Intel Arc A-Series Desktop GPUs Have Been Reportedly Delayed To Q3 2022, Four Variants Expected to Debut at Launch

We are now weeks into the formal introduction of Intel‘s Arc A-Series mobile GPUs. Even though the company’s first-ever discrete GPU series has launched on mobile, the desktop implementation of the Xe-HPG architecture remains a realm of conjecture. Intel has been hesitant to reveal any official details on their desktop series, however they did tease a “Limited Edition” graphics card, that will be available this summer, at the end of their Arc Graphics event in March. 

While we do know a little bit about Arc desktop GPUs and what SKUs we’ll be seeing in the future, they are still mostly a glooming question mark due to the uncertainty of the launch. Speaking of which, Intel has officially said that Arc A-Series will hit desktop in Q2 of this year. However, a new report is now contradicting that statement, suggesting that the cards have been delayed till potentially early Q3 2022.

Intel Arc A-Series official rollout for 2022 | Intel

Arc A-Series delayed

The rumor comes from renowned leaker Enthusiast Citizen, a credible source within the industry who has reported accurately on Intel Arc news in the past. Taking to the Chinese platform, Bilibili, the leaker posted an image with a long message mentioning how despite the first Arc A-Series GPU already being out on mobile, the higher-end SKUs from the same lineup along with desktop GPUs have been delayed till the very end of Q2 or early Q3 2022.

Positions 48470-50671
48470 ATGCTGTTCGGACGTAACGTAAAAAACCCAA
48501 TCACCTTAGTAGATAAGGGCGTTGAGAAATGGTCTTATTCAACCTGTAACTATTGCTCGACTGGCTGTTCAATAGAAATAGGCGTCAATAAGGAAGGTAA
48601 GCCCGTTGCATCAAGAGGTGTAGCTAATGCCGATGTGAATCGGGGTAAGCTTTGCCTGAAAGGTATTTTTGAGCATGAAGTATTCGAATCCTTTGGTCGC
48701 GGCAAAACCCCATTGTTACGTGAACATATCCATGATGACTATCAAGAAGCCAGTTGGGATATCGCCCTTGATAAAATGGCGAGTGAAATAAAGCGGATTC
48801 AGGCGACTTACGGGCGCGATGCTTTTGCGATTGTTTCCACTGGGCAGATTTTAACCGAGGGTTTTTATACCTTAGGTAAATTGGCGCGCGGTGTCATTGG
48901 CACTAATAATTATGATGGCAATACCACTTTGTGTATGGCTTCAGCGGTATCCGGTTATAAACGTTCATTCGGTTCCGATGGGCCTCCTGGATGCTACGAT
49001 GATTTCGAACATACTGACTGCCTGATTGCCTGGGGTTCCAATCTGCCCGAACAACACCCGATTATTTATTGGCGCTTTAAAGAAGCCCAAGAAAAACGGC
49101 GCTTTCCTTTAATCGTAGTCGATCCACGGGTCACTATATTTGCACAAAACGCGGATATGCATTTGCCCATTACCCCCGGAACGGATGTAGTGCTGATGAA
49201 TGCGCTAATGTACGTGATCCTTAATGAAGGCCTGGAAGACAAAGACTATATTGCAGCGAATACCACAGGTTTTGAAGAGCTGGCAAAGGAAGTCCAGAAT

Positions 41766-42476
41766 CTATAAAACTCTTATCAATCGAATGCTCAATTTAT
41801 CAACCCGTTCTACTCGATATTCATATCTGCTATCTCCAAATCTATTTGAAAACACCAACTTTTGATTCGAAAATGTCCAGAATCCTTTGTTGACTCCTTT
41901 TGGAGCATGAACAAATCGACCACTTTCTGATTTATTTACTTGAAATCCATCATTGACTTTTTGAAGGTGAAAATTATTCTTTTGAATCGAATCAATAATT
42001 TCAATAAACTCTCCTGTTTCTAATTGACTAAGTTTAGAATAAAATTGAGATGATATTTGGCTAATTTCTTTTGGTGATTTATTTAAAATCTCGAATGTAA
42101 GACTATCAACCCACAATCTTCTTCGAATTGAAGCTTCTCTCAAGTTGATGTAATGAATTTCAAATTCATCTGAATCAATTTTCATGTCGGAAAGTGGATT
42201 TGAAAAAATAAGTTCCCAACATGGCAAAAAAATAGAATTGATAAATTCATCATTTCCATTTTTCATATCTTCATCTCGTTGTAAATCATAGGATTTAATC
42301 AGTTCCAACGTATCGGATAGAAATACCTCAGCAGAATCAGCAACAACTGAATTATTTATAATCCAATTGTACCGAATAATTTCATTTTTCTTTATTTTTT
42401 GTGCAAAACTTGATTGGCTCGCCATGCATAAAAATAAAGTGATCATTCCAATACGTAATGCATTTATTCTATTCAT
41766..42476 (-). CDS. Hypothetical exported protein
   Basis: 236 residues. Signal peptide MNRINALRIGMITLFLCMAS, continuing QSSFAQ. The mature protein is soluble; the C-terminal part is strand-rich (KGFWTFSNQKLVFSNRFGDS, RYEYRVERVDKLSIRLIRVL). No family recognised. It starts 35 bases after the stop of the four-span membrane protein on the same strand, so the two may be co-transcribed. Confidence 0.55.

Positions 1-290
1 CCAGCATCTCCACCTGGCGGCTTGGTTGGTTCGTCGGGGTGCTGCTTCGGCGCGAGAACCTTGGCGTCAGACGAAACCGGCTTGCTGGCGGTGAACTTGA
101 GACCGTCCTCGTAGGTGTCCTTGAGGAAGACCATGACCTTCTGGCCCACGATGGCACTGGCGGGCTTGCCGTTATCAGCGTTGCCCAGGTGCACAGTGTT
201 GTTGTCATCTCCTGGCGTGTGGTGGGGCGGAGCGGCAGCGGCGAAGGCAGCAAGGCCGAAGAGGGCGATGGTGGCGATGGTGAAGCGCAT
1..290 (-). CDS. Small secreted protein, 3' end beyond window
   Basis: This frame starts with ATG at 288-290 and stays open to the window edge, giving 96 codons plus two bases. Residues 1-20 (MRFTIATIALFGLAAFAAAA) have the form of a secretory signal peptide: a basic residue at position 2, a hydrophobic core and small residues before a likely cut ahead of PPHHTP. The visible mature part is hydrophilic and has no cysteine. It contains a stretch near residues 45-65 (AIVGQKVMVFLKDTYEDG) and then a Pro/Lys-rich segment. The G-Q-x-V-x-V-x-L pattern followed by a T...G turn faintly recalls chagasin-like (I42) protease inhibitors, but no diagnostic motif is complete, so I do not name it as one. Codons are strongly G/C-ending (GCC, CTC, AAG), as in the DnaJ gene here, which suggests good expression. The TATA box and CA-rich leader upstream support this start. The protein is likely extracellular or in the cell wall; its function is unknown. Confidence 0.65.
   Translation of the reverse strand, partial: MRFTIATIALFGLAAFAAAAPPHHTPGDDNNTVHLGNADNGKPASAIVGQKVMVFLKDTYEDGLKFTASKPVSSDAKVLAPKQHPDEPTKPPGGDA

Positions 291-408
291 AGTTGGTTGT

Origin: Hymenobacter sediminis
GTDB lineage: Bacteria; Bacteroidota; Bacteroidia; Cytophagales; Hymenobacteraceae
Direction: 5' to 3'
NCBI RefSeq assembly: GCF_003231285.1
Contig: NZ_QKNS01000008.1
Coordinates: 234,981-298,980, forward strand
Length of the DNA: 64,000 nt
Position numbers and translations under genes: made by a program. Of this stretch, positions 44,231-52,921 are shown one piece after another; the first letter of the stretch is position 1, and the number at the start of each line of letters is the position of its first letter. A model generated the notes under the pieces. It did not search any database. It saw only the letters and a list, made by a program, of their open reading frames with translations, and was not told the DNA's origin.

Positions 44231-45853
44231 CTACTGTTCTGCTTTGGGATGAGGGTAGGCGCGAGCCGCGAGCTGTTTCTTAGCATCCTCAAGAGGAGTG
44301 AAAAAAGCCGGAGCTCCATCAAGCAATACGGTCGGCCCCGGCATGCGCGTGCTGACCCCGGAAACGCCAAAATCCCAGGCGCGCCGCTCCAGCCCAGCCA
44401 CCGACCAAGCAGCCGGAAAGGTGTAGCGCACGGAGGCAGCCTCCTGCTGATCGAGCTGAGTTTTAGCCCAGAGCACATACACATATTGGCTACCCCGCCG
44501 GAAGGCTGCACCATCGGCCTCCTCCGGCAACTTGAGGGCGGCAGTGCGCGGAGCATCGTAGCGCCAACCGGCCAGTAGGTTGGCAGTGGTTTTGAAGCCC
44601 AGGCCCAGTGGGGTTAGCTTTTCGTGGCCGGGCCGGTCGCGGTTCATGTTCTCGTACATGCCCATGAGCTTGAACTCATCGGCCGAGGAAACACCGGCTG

Enthusiast Citizen stated that they didn’t know why the GPUs are being delayed but one doesn’t need to be a rocket scientist to connect the dots. The delay in question is likely a product of the horrible Arc A350M launch that happened at the end of March. Despite the GPU being “available now”, it’s only available in one country in the world—South Korea—and the drivers are a buggy mess with underwhelming performance.

Intel likely wants to get its act together in order to execute a better launch for Arc desktop GPUs since that is what everyone really cares about and it’s Intel’s one chance to prove themselves once and for all. Therefore, rumors about a delay seem to be pointing in the right direction. Moreover, Enthusiast Citizen also mentioned exactly what desktop GPUs Intel has planned for launch in late Q2/early Q3, which we’ll talk about now.

Intel’s independent display (referring to the desktop side) may be delayed again, the reason is unknown, it will be released at the end of Q2 ~ early Q3.

There are four models in total, A770, A750, A580, and A380. The strongest A770 is probably a 3060Ti or so. So the A770 may not be the top, and there may be some A970 or other models in the back, but lol Yes, A770M is 16GB VRAM, A770 seems to be smaller than this number, the specific size is not clear, it may be | 86 or 10G, A750 and A580 are 8G VRAM video memory should be correct, there is no other news for the time being. Airbus (not) A380 maybe a dessert card. My personal guess is that the memory is at 60, and the performance should be stronger than the RX 6400. – Enthusiast Citizen (translated from Chinese)

Arc A-Series rumored desktop lineup